Importance of cadence measurement?

Discussion in 'UK and Europe' started by Therealslimshad, Aug 28, 2003.

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  1. Can someone explain this to me please? The way I understand it, cadence is the speed that you can
    turn the pedals. However, that depends on what gear you are in and whether you are on a hill or not.
    What is it that is actually being measured? If you can turn the pedals 60 times a minute and yet I
    can only do 55 that might not make you better than me since our bikes could be different. I am also
    very powerful in the legs since I do powerlifting with squats etc. That means that I can press the
    pedals down harder than most people. However, more able cyclists still blow me away since they can
    cycle with less instantaneous power but for longer. I would like to find some explanations and
    advise in this area.

    Are there any articles that you can point me to so I can read about this please? Is cadence an
    important function on a computer? Should I bother with that since I am a realtive road bike novice?

    Thanks,

    Slim
     
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  2. Peter Clinch

    Peter Clinch Guest

    TheRealSlimShady wrote:
    > Can someone explain this to me please? The way I understand it, cadence is the speed that you can
    > turn the pedals. However, that depends on what gear you are in and whether you are on a hill or
    > not. What is it that is actually being measured?

    It's the speed at which you can turn the pedals, but where the stuff about the hills and gears comes
    in is an assumption that you're in the right gear for travelling wherever you are. Assuming you're
    not having a dawdle, you should typically be aiming to run the pedals at a reasonably constant rate
    no matter how steep the road is, so you use the gears to compensate for gradient etc.

    > yet I can only do 55 that might not make you better than me since our bikes could be different. I
    > am also very powerful in the legs since I do powerlifting with squats etc. That means that I can
    > press the pedals down harder than most people. However, more able cyclists still blow me away
    > since they can cycle with less instantaneous power but for longer. I would like to find some
    > explanations and advise in this area.

    This is strength vs. stamina, squats is about strength, but cycling for a couple of hours at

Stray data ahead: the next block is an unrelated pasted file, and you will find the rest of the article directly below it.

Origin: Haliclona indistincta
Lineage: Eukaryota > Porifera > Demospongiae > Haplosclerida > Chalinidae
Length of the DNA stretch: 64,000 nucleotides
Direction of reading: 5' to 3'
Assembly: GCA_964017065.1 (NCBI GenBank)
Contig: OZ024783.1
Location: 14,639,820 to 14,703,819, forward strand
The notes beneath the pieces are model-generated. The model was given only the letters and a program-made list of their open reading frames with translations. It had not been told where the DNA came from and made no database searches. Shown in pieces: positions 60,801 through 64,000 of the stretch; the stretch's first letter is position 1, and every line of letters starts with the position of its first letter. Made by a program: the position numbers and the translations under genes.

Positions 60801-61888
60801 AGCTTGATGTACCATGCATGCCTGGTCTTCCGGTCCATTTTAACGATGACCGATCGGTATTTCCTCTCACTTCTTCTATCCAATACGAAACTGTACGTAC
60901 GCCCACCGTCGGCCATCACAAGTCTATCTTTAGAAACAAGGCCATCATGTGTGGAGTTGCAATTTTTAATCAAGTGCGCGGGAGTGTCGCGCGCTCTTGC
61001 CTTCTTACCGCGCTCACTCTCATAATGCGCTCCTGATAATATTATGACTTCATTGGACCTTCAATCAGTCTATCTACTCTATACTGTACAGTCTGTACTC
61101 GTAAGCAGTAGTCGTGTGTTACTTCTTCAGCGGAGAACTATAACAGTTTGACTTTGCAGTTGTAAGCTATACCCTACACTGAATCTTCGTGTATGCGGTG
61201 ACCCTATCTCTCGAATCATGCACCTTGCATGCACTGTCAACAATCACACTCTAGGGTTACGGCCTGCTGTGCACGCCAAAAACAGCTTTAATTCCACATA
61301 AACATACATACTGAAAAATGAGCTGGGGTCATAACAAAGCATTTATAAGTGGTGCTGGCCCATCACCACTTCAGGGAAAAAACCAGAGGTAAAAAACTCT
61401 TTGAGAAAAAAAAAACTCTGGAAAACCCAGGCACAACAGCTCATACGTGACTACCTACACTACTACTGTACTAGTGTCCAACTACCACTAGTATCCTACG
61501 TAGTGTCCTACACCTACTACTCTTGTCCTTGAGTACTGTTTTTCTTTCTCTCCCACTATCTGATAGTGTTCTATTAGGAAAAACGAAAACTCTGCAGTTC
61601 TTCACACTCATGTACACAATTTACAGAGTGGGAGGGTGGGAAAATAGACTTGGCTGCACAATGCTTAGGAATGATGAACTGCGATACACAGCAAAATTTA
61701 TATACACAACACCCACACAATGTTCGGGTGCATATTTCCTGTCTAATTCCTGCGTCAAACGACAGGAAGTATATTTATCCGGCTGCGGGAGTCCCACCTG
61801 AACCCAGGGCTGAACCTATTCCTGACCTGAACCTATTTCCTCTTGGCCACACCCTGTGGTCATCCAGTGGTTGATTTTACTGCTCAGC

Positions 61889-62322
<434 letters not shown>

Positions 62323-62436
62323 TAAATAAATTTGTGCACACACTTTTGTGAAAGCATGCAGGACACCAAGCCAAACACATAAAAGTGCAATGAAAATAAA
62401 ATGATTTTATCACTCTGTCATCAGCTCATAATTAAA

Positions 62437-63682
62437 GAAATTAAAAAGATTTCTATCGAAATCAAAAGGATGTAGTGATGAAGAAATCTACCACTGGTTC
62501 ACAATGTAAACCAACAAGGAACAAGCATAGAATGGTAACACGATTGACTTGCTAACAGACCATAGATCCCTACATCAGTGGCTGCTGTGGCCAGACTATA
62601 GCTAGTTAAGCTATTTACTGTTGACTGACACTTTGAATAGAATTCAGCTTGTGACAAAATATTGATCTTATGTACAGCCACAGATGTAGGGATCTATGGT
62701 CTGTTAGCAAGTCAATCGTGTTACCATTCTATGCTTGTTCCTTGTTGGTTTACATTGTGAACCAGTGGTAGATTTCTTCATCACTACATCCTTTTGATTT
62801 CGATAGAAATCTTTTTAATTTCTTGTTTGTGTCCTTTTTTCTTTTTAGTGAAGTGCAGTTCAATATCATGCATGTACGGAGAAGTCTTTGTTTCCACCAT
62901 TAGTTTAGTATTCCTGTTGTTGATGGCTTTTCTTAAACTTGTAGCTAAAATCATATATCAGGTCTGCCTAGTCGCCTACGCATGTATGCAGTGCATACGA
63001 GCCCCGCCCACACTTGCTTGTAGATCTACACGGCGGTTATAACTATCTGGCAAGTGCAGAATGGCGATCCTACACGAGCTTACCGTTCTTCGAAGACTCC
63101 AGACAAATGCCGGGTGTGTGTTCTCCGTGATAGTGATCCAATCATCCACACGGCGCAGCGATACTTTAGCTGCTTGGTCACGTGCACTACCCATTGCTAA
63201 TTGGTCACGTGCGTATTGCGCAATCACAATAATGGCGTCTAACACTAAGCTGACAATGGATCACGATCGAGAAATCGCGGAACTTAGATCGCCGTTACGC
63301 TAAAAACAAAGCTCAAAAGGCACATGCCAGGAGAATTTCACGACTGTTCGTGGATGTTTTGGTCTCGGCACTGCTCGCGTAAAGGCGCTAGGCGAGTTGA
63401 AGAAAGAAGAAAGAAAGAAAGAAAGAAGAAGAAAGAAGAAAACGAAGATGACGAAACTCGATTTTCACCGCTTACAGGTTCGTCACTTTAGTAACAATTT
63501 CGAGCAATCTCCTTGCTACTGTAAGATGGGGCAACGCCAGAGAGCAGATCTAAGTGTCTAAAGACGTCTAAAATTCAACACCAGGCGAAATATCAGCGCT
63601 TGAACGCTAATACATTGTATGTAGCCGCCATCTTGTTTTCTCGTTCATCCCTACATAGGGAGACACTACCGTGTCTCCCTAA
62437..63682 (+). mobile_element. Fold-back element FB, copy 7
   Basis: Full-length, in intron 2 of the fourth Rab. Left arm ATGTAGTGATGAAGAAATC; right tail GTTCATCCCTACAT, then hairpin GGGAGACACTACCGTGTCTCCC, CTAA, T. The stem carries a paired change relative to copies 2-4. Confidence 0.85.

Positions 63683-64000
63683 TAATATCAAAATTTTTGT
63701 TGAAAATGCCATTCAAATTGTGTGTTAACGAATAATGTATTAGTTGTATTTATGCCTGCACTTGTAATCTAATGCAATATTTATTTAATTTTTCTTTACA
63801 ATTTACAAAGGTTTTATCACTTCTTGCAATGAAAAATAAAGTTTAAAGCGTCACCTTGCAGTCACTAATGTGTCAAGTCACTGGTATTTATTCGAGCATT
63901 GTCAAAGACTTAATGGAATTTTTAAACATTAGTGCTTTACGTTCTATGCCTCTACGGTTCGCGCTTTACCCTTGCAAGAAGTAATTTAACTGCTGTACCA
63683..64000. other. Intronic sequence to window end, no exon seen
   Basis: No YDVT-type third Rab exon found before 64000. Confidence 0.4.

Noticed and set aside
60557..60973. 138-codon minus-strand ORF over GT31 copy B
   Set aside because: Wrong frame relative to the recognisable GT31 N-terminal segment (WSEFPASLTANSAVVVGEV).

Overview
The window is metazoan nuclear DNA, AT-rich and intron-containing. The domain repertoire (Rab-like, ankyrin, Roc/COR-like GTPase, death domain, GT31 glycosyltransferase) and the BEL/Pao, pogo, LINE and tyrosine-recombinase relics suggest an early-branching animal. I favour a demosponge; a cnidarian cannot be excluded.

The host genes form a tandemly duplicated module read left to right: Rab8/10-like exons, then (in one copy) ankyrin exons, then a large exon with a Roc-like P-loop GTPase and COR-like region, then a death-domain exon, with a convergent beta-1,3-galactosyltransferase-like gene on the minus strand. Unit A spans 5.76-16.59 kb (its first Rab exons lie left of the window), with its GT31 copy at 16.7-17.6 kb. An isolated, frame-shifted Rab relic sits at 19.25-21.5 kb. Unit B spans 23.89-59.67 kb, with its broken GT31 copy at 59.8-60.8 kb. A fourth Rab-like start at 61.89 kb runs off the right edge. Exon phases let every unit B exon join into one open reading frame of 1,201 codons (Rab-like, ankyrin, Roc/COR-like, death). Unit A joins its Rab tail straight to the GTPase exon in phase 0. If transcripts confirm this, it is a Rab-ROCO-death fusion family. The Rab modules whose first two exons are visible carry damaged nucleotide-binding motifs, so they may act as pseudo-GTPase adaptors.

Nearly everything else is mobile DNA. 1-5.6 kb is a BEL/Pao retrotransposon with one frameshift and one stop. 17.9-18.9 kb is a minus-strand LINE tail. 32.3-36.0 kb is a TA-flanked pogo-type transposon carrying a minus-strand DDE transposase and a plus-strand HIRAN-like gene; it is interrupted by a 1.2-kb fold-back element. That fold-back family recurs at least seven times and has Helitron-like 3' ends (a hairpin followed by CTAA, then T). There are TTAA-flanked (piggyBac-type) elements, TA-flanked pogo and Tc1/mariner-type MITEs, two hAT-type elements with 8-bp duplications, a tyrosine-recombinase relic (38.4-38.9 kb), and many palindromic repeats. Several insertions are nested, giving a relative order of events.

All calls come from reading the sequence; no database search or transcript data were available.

speed is about stamina. If you spin at a high cadence and are used to doing that then you can
    typically keep going for longer at the same speed than if you're mashing higher gears. If you
    have stronger legs *and* can run at a higher cadence you'll still get to go faster, as you can be
    in a higher gear.

    > Are there any articles that you can point me to so I can read about this please? Is cadence
    > an important function on a computer? Should I bother with that since I am a realtive road
    > bike novice?

    It can be important if you're trying to optimise performance. If you're just trying to get about
    then it doesn't really matter as long as you arrive at Point B happy with the ride. But in any case,
    making a point of using lower gears than you might think obvious at first but at a higher rate will
    often help getting to the end of a long ride without your thighs turning to cement. Change up when
    you can't keep up with the gear putting useful work in any more, rather than at the minimum speed
    you can still keep going in the higher gear at all.

    Pete.
    --
    Peter Clinch University of Dundee Tel 44 1382 660111 ext. 33637 Medical Physics, Ninewells Hospital
    Fax 44 1382 640177 Dundee DD1 9SY Scotland UK net [email protected]
    http://www.dundee.ac.uk/~pjclinch/
     
  3. Jim Price

    Jim Price Guest

    TheRealSlimShady wrote:

    > Can someone explain this to me please? The way I understand it, cadence is the speed that you can
    > turn the pedals.

    Correct.

    > However, that depends on what gear you are in and whether you are on a hill or not. What is it
    > that is actually being measured? If you can turn the pedals 60 times a minute and yet I can only
    > do 55 that might not make you better than me since our bikes could be different. I am also very
    > powerful in the legs since I do powerlifting with squats etc. That means that I can press the
    > pedals down harder than most people. However, more able cyclists still blow me away since they can
    > cycle with less instantaneous power but for longer. I would like to find some explanations and
    > advise in this area.

    You've got some of the answer in this paragraph.

    > Are there any articles that you can point me to so I can read about this please?